Oysters: Shellfish Farming


Wild Larvae Collection

Most oyster farmers obtain their seed by collecting wild set larvae. Special collection materials, generically known as “cultch,”are placed out when large numbers of larvae appear in the plankton. Monitoring of larval activity is helpful to determine where and when to put out the cultch. It can be difficult to discriminate between different types of bivalve larvae in the plankton to ensure that it is the required species that is present but recently, modern highly sensitive molecular methods have been developed for this.Various materials can be used for collection. Spat collected in this way are often then thinned prior to growing on (Fig. 3). InChina, coir rope is widely used, as well as straw rope, flax rope, and ropes woven by thin bamboo strips. Shells, broken tiles, bamboo, hardwood sticks, plastics, and even old tires can also be used. Coatings are sometimes applied.


Restricted by natural conditions, the amount of wild spat collected may vary from year to year. Also, where nonnative oyster species are cultivated, there may be no wild larvae available. In these circumstances, hatchery cultivation is necessary. This also allows for genetic manipulation of stocks, to rear and maintain lines specifically adapted for certain traits. Important traits for genetic improvement include growth rate, environmental tolerances, disease resistance, and shell shape.Methods of cryopreservation of larvae are being developed and these will contribute to maintaining genetic lines. Furthermore, triploid oysters, with an extra set of chromosomes, can only be produced in hatcheries. These oysters often have the advantage of better growth and condition, and therefore marketability, during the summer months, as gonad development is inhibited.Techniques for hatchery rearing were first developed in the 1950s and today follow well-established procedures.Adult brood stock oysters are obtained from the wild or from held stocks. Depending on the time of year, these may need to be bought into fertile condition by providing a combination of elevated temperature and food (cultivated phytoplankton diets) over several weeks (see Fig. 4). Selection of the appropriate brood stock conditioning diet is very important. An advantage of hatchery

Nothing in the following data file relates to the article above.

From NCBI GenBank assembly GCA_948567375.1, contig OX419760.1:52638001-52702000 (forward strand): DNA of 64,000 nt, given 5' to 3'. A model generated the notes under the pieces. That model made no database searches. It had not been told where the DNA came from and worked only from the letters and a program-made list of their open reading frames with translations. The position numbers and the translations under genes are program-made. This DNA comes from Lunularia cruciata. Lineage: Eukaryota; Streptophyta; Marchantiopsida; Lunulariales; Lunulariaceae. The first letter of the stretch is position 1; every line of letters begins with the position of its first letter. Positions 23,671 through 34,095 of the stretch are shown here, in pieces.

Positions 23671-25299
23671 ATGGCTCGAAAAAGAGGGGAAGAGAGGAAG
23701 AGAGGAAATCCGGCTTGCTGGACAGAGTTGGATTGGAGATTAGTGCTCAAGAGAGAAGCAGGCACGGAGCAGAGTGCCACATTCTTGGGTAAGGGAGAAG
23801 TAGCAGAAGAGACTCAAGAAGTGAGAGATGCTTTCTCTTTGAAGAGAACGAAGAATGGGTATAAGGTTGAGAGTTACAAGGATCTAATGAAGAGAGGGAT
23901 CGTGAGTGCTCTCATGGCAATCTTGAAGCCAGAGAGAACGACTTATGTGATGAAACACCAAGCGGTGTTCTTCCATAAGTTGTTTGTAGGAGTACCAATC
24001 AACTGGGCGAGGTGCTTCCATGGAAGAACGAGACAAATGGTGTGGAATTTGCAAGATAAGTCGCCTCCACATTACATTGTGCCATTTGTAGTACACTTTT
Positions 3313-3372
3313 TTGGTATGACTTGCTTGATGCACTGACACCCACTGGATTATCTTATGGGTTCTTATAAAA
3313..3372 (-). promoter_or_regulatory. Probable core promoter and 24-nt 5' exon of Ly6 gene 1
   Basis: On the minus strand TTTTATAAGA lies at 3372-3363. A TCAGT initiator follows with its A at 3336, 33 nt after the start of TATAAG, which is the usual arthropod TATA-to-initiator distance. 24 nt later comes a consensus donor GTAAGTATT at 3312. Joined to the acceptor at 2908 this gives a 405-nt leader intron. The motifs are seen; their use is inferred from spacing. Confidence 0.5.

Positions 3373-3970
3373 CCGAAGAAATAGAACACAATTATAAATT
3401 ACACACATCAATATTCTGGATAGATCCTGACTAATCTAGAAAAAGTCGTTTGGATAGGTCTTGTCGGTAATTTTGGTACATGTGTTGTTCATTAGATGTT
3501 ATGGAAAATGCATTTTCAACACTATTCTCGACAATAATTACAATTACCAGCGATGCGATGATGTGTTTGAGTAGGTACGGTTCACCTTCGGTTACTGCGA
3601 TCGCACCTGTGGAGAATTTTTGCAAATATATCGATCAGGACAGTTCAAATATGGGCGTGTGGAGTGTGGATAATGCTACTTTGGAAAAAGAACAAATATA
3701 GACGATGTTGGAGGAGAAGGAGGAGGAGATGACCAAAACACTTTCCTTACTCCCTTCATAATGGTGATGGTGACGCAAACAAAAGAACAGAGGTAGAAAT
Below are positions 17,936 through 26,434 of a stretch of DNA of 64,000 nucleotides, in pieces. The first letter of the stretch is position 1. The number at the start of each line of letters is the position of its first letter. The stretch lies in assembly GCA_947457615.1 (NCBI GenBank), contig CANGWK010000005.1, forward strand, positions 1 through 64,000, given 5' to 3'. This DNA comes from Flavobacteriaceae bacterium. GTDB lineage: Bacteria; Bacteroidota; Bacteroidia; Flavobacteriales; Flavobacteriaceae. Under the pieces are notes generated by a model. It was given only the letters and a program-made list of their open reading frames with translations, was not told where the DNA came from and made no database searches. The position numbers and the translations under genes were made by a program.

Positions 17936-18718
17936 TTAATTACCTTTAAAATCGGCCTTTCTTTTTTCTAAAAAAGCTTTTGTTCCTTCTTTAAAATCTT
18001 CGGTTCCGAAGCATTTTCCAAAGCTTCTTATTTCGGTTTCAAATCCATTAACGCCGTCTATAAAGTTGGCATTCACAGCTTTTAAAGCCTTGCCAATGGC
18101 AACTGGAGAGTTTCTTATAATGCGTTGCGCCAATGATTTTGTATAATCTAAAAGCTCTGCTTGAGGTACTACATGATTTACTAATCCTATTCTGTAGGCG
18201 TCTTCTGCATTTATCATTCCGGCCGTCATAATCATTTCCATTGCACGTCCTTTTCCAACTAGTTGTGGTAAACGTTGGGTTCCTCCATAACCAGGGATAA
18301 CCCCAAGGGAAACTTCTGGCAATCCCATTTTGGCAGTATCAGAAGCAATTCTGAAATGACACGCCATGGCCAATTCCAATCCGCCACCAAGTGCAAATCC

polyvinyl chloride (PVC), layers of shell chips and particles prepared by grinding aged, clean oyster shell spread over the base of settlement trays or tanks, bundles, bags, or strings of aged clean oyster shells dispersed throughout the water column, usually in settlement tanks or various plastic or ceramic materials coated with cement (lime/mortar mix).For some of these methods, the oysters are subsequently removed from the settlement surface to produce “cultch less”spat. These can then be grown as separate individuals through to marketable size and sold as whole or half shell, usually live.Provision of competence to settle Pacific oyster larvae for remote setting at oyster farms is common practice on the Pacific coast of North America. Hatcheries provide the mature larvae and the farmers themselves set them and grow the spat for seeding oyster beds or in suspended culture.In other parts of the world, hatcheries set the larvae, as described above, and grow the spat to a size that growers are able to handle and grow.Oyster juveniles from hatchery-reared larvae perform well in standard pumped upwelling systems and survival is usually good, although some early losses may occur immediately following metamorphosis. Diet, ration, stocking density, and water flow rate are all important in these systems (Fig. 6). They are only suitable for initial rearing of small seed. As the spat grow, food is increasingly likely to become limiting in these systems and they must be transferred to the sea for on-growing.The size at which spat is supplied is largely dictated by the requirements and maturity of the grow-out industry. Seed native oysters are made available from commercial hatcheries at a range of sizes up to 25–30 mm. The larger the seed, the more expensive they are but this is offset by the higher survival rate of larger seed. Larger seed should also be more tolerant to handling